by Tom aka Rusty
The Obama administration has made a major commitment to the installation and use of electronics in U.S. medical records.
Obama sees electronic medical records (EMRs) linked into electronic health record (EHRs) networks as a major factor in controlling costs and improving quality in the U.S. health care system.
The administration put money behind the thinking, ARRA ’09 (commonly known as the stimulus act) includes significant funds for physician groups and hospitals to purchase and implement EMRs in the next several years. There are penalties for providers not on board within five (5) years.
In order to qualify providers have to buy “certified” systems and engage in “meaningful use” of those systems. (Most providers will select the Medicare track, others (pediatricians) will select the Medicaid option).
And therein lies a huge problem.
The statute directed the various bureaucracies to write implementing regulations for the certification and meaningful use of EMRs and EHRs. The recently published draft regulations are (not surprisingly) long and wildly complex. Make that very long and very wildly complex.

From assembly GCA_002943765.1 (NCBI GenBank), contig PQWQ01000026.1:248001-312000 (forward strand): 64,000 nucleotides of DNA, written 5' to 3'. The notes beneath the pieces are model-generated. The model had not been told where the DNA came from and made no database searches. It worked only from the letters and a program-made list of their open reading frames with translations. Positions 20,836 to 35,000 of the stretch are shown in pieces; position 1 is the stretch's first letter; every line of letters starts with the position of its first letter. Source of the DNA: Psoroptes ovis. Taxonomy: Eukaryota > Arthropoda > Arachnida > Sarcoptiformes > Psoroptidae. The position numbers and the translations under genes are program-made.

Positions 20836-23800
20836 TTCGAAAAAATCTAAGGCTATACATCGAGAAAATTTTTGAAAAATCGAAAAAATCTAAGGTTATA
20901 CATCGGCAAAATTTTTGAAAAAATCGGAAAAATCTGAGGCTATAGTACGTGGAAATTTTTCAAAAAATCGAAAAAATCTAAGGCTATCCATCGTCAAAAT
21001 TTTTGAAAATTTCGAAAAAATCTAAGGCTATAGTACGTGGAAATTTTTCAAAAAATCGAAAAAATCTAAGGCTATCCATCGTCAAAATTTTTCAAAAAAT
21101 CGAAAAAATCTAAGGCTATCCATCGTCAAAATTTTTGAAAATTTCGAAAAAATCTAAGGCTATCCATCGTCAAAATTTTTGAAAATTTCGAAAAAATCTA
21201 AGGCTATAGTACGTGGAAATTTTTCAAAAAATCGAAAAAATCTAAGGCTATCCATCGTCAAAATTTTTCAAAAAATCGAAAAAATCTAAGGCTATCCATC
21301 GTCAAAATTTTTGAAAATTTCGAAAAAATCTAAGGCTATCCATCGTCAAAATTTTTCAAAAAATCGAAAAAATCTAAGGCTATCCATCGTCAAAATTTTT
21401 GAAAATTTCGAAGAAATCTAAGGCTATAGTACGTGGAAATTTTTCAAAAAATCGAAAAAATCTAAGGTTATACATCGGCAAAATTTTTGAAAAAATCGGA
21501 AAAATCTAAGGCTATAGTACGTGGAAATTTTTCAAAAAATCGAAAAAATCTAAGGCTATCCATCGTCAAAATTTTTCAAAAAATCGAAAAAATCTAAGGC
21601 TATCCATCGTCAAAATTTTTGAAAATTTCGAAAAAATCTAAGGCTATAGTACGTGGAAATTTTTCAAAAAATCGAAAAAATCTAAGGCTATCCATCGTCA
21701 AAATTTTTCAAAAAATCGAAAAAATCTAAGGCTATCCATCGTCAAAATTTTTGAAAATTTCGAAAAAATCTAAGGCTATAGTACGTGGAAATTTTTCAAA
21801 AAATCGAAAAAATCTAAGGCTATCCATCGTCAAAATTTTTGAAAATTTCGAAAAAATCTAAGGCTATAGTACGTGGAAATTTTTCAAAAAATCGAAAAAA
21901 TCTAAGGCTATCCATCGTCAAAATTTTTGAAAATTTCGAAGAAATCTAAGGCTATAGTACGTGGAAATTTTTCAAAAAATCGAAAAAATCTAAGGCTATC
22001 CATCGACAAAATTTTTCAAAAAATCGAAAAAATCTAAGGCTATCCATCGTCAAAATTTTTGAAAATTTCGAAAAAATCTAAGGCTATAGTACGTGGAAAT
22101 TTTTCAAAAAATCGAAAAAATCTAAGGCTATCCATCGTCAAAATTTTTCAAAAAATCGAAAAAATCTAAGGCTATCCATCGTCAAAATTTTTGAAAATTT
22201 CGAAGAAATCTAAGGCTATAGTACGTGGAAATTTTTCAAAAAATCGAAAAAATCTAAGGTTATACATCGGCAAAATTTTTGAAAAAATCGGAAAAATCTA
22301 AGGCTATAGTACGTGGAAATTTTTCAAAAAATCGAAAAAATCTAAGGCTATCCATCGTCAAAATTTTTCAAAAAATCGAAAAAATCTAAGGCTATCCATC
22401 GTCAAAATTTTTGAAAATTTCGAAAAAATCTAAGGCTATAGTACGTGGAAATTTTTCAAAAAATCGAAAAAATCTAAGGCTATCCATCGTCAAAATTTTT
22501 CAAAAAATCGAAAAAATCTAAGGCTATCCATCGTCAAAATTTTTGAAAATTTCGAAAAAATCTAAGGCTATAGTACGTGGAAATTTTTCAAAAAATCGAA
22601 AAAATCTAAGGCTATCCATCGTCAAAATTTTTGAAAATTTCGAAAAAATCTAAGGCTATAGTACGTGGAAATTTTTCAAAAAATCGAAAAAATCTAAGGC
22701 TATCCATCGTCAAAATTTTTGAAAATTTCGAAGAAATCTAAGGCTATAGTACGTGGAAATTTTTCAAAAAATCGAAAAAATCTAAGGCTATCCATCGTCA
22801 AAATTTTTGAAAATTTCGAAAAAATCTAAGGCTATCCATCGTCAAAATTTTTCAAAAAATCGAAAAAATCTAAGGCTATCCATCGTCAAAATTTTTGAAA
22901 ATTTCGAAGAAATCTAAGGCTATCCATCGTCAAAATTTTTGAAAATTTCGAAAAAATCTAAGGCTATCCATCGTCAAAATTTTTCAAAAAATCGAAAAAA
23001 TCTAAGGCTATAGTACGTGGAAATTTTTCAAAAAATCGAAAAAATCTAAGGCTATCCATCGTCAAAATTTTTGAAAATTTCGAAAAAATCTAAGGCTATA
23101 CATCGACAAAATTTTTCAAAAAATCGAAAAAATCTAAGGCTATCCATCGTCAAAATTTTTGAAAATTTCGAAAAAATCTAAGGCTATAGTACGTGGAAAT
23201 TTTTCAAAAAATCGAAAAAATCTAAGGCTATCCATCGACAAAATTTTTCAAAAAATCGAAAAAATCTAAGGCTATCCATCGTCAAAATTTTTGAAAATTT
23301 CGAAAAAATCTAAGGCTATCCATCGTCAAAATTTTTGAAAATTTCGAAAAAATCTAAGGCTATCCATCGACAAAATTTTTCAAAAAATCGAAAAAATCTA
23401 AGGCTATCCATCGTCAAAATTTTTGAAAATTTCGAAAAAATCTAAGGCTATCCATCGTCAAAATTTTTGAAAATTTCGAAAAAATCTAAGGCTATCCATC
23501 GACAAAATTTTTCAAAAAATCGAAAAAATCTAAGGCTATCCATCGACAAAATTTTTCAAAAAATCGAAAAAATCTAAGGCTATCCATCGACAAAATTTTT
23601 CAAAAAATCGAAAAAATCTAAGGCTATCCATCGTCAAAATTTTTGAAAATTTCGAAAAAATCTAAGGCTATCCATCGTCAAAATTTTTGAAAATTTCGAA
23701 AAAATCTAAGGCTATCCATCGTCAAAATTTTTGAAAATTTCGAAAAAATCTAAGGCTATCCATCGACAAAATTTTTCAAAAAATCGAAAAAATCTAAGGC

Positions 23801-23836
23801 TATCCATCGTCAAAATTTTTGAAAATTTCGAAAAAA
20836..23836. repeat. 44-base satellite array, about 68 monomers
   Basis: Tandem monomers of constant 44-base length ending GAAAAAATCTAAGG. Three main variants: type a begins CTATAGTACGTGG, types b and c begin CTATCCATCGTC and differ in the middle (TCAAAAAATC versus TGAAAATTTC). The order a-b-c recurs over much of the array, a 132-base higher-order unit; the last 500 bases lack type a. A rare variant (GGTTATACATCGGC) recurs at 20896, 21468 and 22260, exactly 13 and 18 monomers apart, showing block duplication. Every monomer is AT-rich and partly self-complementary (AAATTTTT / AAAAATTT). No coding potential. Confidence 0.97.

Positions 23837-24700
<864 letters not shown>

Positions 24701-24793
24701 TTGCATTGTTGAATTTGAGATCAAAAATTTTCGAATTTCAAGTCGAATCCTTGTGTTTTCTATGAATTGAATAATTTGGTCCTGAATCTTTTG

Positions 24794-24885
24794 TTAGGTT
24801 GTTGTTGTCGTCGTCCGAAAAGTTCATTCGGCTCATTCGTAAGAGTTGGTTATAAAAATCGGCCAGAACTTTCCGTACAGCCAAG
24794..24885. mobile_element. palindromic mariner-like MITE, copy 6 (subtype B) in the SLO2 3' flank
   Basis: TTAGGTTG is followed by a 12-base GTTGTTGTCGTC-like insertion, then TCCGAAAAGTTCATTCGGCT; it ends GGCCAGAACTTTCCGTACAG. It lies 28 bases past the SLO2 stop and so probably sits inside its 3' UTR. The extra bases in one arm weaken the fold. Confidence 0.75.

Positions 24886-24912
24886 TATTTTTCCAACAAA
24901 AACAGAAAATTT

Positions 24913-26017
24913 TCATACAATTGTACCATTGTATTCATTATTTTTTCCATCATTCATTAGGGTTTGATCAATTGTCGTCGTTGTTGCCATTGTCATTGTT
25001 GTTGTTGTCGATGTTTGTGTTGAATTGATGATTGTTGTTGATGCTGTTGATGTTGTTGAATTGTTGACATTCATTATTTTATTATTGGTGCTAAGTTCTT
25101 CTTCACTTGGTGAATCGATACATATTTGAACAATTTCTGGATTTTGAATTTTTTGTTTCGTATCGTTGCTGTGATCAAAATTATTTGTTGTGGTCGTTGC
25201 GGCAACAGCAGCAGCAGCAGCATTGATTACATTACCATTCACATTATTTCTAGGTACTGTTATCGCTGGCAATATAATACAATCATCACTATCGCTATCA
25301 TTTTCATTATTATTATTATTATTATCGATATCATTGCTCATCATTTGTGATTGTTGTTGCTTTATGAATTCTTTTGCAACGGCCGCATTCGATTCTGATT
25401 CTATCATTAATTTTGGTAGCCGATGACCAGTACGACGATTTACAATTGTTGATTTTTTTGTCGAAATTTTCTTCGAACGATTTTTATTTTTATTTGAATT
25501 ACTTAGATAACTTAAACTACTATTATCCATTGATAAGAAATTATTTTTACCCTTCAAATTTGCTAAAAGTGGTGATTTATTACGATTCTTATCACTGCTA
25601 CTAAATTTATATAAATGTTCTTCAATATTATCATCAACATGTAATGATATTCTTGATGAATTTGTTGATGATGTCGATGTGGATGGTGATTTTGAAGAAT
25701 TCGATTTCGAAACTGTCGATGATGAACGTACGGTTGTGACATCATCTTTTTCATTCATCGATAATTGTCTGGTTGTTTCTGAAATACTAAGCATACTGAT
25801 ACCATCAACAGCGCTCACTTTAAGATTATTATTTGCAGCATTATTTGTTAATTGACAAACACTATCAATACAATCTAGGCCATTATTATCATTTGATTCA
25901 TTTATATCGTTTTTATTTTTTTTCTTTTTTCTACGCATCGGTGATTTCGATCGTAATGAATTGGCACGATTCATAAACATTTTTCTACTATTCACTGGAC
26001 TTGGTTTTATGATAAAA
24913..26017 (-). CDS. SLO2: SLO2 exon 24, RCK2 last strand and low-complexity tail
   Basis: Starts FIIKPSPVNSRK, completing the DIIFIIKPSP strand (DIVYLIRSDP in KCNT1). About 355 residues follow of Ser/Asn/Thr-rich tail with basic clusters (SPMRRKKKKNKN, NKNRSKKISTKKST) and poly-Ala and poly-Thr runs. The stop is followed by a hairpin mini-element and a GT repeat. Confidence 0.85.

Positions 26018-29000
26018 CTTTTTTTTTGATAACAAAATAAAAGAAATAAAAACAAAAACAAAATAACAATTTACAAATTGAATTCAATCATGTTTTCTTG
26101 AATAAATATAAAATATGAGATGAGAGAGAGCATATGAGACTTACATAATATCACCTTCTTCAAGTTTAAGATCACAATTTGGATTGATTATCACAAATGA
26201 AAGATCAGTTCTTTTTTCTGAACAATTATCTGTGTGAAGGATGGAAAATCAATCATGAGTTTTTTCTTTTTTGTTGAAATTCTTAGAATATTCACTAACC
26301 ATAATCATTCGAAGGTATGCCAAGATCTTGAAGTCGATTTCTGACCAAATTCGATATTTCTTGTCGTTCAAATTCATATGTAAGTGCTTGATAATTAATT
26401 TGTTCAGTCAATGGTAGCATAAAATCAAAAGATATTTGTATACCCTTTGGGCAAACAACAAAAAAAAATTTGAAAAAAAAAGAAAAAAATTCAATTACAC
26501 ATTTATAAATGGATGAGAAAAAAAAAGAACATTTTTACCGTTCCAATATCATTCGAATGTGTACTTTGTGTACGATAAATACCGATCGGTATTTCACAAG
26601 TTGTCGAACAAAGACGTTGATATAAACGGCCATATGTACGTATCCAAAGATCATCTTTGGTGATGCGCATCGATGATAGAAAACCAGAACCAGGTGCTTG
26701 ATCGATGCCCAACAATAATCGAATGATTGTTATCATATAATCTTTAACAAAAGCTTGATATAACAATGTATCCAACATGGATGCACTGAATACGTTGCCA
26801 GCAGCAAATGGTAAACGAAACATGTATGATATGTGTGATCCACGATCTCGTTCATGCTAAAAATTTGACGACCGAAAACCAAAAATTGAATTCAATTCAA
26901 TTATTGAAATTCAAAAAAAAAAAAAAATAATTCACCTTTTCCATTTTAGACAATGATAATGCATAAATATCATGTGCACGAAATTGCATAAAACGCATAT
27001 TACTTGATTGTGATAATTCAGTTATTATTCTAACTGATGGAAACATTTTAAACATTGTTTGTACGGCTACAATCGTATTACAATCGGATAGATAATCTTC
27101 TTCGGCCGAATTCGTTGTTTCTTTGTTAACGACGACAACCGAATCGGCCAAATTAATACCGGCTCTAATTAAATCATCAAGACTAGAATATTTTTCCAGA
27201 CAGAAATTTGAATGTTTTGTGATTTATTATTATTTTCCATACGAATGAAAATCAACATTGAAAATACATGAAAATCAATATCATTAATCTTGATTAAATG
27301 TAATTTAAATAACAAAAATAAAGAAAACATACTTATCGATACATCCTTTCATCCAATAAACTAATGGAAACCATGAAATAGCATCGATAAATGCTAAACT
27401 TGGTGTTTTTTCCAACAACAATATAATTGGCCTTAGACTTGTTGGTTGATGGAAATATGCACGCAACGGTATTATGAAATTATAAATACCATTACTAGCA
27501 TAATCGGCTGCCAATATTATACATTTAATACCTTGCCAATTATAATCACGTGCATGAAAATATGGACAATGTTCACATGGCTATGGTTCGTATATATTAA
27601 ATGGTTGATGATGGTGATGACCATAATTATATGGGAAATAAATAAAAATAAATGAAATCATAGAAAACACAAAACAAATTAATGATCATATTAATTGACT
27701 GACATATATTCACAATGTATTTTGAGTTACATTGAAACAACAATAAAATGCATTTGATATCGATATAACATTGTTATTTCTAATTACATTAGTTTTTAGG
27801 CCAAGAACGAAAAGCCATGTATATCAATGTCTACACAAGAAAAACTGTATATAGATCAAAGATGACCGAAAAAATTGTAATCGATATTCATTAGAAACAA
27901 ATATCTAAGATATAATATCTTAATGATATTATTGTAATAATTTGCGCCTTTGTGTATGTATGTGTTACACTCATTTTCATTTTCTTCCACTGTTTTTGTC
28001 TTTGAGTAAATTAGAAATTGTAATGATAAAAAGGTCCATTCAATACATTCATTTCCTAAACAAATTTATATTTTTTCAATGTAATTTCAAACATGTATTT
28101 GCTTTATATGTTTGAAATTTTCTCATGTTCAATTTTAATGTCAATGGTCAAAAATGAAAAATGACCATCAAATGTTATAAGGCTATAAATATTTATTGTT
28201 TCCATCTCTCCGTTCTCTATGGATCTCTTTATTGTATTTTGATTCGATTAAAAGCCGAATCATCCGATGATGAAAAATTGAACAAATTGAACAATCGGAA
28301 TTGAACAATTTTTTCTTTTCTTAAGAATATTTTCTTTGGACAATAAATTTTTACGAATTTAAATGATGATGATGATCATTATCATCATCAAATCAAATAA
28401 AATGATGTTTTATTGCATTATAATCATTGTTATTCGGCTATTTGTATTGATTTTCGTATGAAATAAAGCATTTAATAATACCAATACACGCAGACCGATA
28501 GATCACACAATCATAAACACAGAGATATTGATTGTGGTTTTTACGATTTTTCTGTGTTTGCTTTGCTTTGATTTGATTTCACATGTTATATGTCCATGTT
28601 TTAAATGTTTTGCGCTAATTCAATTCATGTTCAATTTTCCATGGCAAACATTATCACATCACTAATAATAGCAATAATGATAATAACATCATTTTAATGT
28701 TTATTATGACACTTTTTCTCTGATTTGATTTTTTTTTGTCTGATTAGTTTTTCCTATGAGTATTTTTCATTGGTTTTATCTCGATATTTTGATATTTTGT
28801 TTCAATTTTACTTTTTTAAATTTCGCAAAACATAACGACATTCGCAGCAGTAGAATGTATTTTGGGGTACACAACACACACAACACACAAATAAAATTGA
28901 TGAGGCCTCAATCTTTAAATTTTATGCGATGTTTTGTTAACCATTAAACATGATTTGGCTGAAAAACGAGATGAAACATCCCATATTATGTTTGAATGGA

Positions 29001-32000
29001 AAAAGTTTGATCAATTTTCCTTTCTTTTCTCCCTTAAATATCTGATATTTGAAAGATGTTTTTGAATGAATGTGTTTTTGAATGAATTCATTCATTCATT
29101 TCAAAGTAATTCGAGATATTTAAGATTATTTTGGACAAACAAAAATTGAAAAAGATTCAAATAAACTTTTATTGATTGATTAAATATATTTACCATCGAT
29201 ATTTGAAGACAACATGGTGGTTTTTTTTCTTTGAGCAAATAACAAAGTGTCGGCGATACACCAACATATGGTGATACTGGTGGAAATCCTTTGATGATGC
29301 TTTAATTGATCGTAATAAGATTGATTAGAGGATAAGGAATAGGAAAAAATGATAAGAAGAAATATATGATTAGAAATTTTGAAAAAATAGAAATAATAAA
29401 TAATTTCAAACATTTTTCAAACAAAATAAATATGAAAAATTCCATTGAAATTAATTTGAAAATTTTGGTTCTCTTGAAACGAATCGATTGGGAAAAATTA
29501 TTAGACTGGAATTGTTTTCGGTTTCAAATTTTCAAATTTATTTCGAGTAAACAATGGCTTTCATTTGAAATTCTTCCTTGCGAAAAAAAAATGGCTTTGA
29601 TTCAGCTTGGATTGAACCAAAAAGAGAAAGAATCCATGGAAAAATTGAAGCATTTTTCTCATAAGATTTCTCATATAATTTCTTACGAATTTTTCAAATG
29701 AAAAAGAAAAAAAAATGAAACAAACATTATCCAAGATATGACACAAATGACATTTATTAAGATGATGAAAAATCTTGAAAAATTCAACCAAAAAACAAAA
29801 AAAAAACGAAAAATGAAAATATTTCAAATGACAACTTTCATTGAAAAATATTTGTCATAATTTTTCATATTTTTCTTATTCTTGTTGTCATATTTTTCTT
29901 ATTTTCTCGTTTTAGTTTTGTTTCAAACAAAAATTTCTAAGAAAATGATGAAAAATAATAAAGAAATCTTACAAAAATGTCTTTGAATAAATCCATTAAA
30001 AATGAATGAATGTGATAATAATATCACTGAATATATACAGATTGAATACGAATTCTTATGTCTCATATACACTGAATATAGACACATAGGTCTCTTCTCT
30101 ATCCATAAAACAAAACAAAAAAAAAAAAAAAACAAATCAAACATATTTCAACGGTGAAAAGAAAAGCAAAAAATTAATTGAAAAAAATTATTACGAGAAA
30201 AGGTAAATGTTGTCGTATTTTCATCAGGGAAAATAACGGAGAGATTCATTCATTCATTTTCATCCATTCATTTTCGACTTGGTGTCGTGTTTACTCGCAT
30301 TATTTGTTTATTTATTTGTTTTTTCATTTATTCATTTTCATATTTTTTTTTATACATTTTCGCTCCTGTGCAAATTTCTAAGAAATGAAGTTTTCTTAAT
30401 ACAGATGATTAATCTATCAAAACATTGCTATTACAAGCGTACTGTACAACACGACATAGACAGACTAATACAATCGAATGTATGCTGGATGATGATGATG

I have been asked by a major health care association to prepare a monograph as a guide for physician groups working to meet these standards, so have been wading through nearly a thousand pages of new regulatory matter.
Keep in mind we currently have a plethora of medical record systems ranging from purely handwritten to dictated and transcribed to partial EMRs to full blown EMRs.
My preliminary conclusion:
1) many physician practices, especially those with 5 physicians or less, will not be able to comply
2) those practices able to comply will probably not get a positive return on investment (ROI) even with federal funds (practice disruption, training time, system support, etc. are all expensive)
3) some hospitals will be able to fully comply, some partially, some will struggle
(Conspiracy theorists may conclude the Obama administration is trying to drive physicians into larger groups, hospital based MSOs and/or Integrated delivery systems.)
My overall conclusion, the program is so complex and the requirements so complicated the overall objectives of the program will not be achieved. Many billions will be spent for some progress, but not the progress desired by the administration.
For further reading:
Medicare and Medicaid Programs; Electronic Health Record Incentive Program
Federal Register, Vol. 75, No. 8, January 13, 2010, pps. 1844 – 2010
(impacting 45 CFR Parts 412, 413, 422 and 495)
Health Information Technology: Initial Set of Standards, Implementation Criteria Specifications, and Certification Criteria for Electronic Health Records Technology Federal Register, V. 75, No. 8, January 13, 2010, pps. 2014 – 2047
(impacting 45 CFR Part 170)
Proposed Establishment of Certification Program for Health Information
Technology, Federal Register V. 75, No. 46, March 20, 2010, pps. 11,328 – 11,373 (impacting 45 CFR Part 170)